The magnetic nature of the excitations has been confirmed through their temperature dependence (see Supplementary Figs. 48 and Fig. 3a below), and the obtained q and E position is given as red symbols in Fig. 2b. For the in-plane directions (Γ − M − K − Γ) one can distinguish the presence of three modes: two acoustic-like modes dispersing upwards in energy away from Γ and additionally a third higher-energy mode with a steep dispersion along Γ − M and weakly dispersive along K − M. In contrast, in the same investigated E range a single stiff spin-wave mode is observed for the out-of-plane direction (Γ − A).

Fig. 3: Temperature and magnetic field dependence of the magnon peaks at the K-point determined by inelastic neutron scattering.
figure 3

a Temperature dependence. At T = 10 K three peaks are seen between 8 meV and 22 meV. At T = 398 K (above TC) only a broad quasielastic signal is observed. Neutron intensity for the data at 10 K and 398 K is given on the right and left axis, respectively. b Dependence on magnetic field applied along the c-axis at T = 10 K. The field has almost no effect on the location of the two peaks. c Dependence on magnetic field applied along the a*-axis at T = 10 K. In zero field the magnetization is along the c-axis and two peaks are visible. The application of a transverse magnetic field saturates the magnetization along the a*-axis and merges the two peaks into one, demonstrating the closure of the magnon energy gap. The data shown in a were obtained at IN22 (kf = 2.662 Å−1) and the data in bc at IN12 (kf = 1.971 Å−1). The error bars indicate one standard deviation (square root of the neutron counts).

We now turn to the theoretical interpretation of these measurements. Comparing the experimental results of Fig. 2b with Fig. 1c, we find that the spin model derived from the DFT calculations qualitatively reproduces several features. The absence of a clearly visible gap in the spin-wave spectrum near zero energy transfer (Γ-point) agrees with the expected weakness of the uniaxial magnetic anisotropy25, as also computed from DFT. The theoretical dispersion along Γ − A is slightly stiffer than the experimental one, and a simulation of the INS intensity reveals that the second mode which is higher in energy should be invisible (see Supplementary Fig. 14). We find rather poor quantitative agreement between theory and experiment in the Γ − K − M plane, which is probably related to the already-identified strong dependence of the magnetic interactions computed from DFT on small changes of the structural parameters. We verified that this dependence is systematic by considering various deformations of the unit cell (see Supplementary Figs. 11 and 12). However, the most crucial feature is observed both in theory and in experiment, that is the existence of a gap at the K-point where two magnon bands should otherwise cross.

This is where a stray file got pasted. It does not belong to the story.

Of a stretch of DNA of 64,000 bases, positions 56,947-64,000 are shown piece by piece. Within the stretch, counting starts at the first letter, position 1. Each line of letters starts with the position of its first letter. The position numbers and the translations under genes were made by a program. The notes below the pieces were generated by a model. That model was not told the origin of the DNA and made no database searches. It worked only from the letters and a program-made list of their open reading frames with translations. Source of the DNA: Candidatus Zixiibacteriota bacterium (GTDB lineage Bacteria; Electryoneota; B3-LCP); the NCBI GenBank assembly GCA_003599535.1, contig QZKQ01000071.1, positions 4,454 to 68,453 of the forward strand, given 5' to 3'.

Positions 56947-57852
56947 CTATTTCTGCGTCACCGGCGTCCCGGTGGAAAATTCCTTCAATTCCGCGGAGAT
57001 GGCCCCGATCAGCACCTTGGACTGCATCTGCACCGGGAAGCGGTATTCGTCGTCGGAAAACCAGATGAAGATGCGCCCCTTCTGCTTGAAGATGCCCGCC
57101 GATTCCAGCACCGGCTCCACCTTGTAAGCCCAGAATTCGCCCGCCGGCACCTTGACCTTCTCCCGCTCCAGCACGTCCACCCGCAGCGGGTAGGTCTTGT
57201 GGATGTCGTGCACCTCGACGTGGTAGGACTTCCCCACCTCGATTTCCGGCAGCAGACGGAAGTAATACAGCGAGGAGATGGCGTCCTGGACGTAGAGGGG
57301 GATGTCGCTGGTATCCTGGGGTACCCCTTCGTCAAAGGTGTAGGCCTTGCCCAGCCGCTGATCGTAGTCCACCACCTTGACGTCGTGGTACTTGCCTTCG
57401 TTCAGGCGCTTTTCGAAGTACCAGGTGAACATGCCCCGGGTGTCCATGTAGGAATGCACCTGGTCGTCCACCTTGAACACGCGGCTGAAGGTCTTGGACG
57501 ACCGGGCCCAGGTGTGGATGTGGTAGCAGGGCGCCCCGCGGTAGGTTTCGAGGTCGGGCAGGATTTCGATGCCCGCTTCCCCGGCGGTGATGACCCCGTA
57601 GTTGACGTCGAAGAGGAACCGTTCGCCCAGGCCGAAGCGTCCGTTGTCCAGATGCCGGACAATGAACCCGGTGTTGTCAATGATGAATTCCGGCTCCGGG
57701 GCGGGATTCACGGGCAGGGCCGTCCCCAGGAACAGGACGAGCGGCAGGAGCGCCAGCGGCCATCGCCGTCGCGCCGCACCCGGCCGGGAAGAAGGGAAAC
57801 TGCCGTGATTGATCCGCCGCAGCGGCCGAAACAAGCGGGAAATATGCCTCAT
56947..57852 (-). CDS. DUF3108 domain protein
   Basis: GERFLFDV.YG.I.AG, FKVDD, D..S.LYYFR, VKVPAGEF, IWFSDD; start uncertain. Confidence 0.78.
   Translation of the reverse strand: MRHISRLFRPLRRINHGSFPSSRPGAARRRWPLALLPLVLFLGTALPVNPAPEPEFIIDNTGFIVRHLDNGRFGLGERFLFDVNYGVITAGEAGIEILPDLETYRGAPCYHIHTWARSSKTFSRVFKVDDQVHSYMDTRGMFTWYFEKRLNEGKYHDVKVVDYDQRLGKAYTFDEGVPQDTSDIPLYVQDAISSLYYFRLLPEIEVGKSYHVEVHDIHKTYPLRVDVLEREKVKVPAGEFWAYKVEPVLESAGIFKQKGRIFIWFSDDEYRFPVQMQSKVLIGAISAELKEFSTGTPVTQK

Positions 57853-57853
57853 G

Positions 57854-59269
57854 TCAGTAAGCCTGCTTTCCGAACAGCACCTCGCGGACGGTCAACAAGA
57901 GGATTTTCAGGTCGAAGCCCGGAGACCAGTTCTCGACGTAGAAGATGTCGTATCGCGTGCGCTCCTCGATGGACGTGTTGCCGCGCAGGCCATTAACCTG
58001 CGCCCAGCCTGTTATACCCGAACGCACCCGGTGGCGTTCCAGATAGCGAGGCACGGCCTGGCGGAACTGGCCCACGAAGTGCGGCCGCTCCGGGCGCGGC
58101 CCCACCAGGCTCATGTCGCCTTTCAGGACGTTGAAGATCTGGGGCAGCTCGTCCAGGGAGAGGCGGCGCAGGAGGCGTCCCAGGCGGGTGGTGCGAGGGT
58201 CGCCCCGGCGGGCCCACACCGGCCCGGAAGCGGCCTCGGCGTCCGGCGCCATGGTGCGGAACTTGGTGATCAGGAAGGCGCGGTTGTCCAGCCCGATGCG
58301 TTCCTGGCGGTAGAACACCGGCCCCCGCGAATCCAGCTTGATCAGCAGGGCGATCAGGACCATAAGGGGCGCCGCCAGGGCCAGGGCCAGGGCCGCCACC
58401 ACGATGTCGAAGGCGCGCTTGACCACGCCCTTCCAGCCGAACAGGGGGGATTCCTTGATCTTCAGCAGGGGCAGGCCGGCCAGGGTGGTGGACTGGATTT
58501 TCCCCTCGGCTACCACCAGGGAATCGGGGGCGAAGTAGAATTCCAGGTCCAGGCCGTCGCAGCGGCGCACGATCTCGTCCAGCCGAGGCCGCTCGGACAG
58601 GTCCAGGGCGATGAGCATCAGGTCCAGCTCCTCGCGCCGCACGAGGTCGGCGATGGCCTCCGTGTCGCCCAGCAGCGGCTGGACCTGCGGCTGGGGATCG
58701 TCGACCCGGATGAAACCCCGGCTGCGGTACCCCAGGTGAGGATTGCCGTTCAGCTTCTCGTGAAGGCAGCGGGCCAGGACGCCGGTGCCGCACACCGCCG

In order to provide a more quantitative description of the experimentally obtained magnon bands for the in-plane directions, we constructed a simplified effective spin model (additional details are given in the Supplementary Information, Section II.E). We replace each Mn2 triangle at a constant height in the unit cell with a single effective spin S = 9/2 (S = 1 for Mn1), so that the column of Mn2 octahedra is replaced by a spin chain. Seen from the c-axis, the unit cell for this model thus contains two Mn1 chains and one effective Mn2 chain, and we determine the model parameters using the measured magnon energies at the high-symmetry points. The lines in Fig. 2b show that the results of this model approach indeed provide a realistic band dispersion, and confirm once more that the gap at the K-point is a consequence of a finite DMI. The model results also highlight a peculiarity of the measured magnon energies in the vicitiny of Γ, to which we shall briefly return in the Discussion.

Closing the topological magnon gap

Although there are strong theoretical arguments in favor of the topological character of the magnon gap at the K-point, a convincing experimental demonstration is in order. The gap is expected to arise from the DMI, but such a microscopic interaction cannot easy be manipulated experimentally. However, it is known that the impact of the DMI on the FM magnon spectrum depends on the relative alignment between the vectors that characterize this interaction and the FM magnetization31,32,33. Adapting these arguments to the hexagonal symmetry of Mn5Ge3 leads to the prediction that the magnitude of the gap should depend on the relative alignment of the FM magnetization and the crystalline c-axis, and in particular should vanish if the two are perpendicular. We have verified that the magnon gap closes both in the DFT-based spin model and in the one fitted to the experimental measurements when the magnetisation is perpendicular to the c-axis (as it does when disregarding the DMI). The magnon dispersions computed with DMI and setting the magnetization along the a*-axis are identical to the dashed lines shown in Fig. 1c and Fig. 2b, which were obtained by excluding the DMI from the calculations.